Tax Alert – Canadian Implications to the Proposed U.S. Tax Reform – Part 3

November 15, 2017


On November 9, 2017, the Ways and Means Committee of the U.S. House of Representatives approved the Tax Cuts and Jobs Act (the “Act”), and the U.S. Senate Joint Committee on Taxation released its initial proposed version of the Act. Both versions of the Act outline the tax changes for individuals, businesses, exempt organizations, and foreign taxpayers.

In our September Tax Alert, Canadian Implications of the Proposed U.S. Tax Reform – Part 2 on the previously released Trump Framework, we discussed how the Framework could impact Canadian companies that do business in the U.S., and individuals living in Canada that are subject to U.S. taxation. In this Tax Alert, we are providing updated commentary with respect to certain key proposals laid out in both the House and Senate versions of the Act.

The Impact on Canadian Businesses Doing Business in the U.S.

Corporate and Pass-through Tax Rates

The House and Senate Acts would both reduce the corporate tax rate from 35 percent to 20 percent; however, the Senate Act reduction would not take effect until 2019. The rate reduction is consistent with the Trump Framework discussed in our previous Tax Alert. Under the House Act, investors in pass-through entities such as S corporations, partnerships, and limited liability companies (“LLCs”) treated as partnerships will be taxed at a maximum rate of 25 percent. However, the Act limits the 25 percent rate on certain groups such as investors that “materially participate” or professional service providers particularly for income that would otherwise be considered salary or wage income which would be taxed at regular rates. The Senate Act takes a different approach by providing a 17.4 percent deduction for “qualified business income”. The deduction will be limited to half of the actual amount of wages the pass-through entity pays to the owner of the business. Similar to the House Act, professional services providers will have limited access to this deduction.

The key difference between the House and Senate Acts is that the House Act makes a distinction between passive and active participation and the Senate Act does not. However, it is clear that both Acts want to lower the taxes for business income from pass-through entities. As we mentioned in previous Tax Alerts, a lower U.S. tax rate will be favourable to Canadian businesses, as it will allow for greater activity to be conducted in the U.S. without attracting additional taxes.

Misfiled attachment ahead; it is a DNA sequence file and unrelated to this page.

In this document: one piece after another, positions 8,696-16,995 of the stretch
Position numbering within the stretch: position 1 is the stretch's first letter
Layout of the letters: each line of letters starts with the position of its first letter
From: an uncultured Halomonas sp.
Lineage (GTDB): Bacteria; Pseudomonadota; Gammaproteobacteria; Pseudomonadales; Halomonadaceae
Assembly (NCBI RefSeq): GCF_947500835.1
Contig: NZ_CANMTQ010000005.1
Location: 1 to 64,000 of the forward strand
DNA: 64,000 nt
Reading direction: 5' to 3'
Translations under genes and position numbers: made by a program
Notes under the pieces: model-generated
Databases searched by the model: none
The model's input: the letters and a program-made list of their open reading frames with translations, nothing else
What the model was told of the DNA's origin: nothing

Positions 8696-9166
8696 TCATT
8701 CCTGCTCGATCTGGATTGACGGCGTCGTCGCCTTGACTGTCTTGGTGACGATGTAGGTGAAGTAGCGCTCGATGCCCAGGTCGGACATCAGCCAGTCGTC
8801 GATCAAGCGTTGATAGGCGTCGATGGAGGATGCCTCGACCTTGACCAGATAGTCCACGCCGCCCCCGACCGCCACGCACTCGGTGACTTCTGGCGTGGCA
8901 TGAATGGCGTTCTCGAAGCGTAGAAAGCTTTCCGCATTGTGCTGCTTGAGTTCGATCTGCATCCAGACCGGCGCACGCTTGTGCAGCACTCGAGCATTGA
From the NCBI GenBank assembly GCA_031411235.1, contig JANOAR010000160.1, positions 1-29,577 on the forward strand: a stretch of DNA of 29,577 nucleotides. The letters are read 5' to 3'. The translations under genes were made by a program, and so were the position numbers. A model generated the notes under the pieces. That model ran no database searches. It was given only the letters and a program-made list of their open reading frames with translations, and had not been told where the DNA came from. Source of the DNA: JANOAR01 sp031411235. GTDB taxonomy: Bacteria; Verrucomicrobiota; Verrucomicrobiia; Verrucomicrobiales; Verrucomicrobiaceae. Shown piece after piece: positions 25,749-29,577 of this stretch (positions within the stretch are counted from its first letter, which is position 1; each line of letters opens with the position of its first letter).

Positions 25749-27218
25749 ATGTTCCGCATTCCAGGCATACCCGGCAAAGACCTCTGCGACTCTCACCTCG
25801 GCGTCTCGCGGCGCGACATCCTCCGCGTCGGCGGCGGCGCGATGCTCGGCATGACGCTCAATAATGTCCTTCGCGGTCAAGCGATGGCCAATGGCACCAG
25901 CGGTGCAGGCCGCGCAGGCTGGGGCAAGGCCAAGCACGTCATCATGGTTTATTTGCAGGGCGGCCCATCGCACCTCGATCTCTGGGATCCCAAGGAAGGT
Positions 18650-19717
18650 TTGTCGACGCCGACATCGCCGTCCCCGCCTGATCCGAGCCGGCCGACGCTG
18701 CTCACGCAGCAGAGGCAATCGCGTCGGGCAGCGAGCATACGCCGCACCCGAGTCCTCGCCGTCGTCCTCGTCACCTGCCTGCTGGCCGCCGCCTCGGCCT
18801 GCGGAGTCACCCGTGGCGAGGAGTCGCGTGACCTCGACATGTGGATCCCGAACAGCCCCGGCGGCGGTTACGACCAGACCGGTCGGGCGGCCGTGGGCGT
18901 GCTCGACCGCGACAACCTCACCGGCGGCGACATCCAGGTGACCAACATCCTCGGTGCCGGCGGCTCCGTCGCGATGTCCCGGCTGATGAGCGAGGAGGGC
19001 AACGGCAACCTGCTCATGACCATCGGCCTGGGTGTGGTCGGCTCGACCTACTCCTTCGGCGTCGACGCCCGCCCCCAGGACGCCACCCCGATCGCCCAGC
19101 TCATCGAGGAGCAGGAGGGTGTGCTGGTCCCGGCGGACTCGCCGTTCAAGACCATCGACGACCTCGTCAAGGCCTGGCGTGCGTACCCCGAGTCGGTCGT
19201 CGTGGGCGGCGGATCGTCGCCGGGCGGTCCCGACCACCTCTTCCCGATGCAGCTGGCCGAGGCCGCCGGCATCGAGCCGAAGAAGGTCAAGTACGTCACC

Capital Expensing

Prior frameworks promised to allow full expensing of capital assets. The House and Senate Acts propose to keep that promise by allowing businesses to depreciate 100 percent of the cost of new qualifying depreciable assets for the next five years. However, the Senate Act will also change the life of non-residential property from 27.5 years down to 25 years.

The changes are consistent with previous frameworks which expand capital expensing in order to increase business expansion. These changes will also provide an incentive to Canadian businesses that want to expand their activities in the U.S., or enter the U.S. market for the first time.

Modification of Net Operating Loss Deduction

Both Acts call for a limit on the net operating loss deduction a corporation can take in a tax year. The net operating loss deduction would be limited to 90 percent of the taxpayer’s taxable income for that year. Additionally, the Act will repeal all net operating loss carrybacks except for certain special one-year carrybacks for small businesses and farms and will allow net operating losses to be carried forward indefinitely with adjustments to preserve their future value.

Canadian corporations that have historic net operating losses and are now profitable will need to assess their tax exposure if these provisions become law.

Limit on Like-Kind Exchanges

Both Acts narrow the assets that would qualify for a deferred asset swap to real property only.

Contributions to Capital

The House Act would require corporations or partnerships to include capital contributions as gross income unless additional equity is issued. This provision could adversely affect Canadian businesses that seek to capitalize related party debt owing to U.S. subsidiaries.

Limitation on Treaty Benefits

New provisions in the House Act would limit treaty benefits on withholding rates for U.S. sourced payments such as interest, dividends or rents that are deductible in the U.S. A 30 percent withholding rate would apply to any such payment where the payment is made to an entity that shares a common foreign parent, unless a treaty rate reduction is available had the payment been made directly to the common foreign parent.

Interest Deductibility Limitations

Both the House and Senate Acts would limit interest deductions for all businesses regardless of their form to 30 percent of adjusted taxable income. However, under the House Act, businesses with average gross receipts of $25 million or less would be exempt from these interest limitation rules. The Senate Act will allow the unused deduction to be carried forward indefinitely.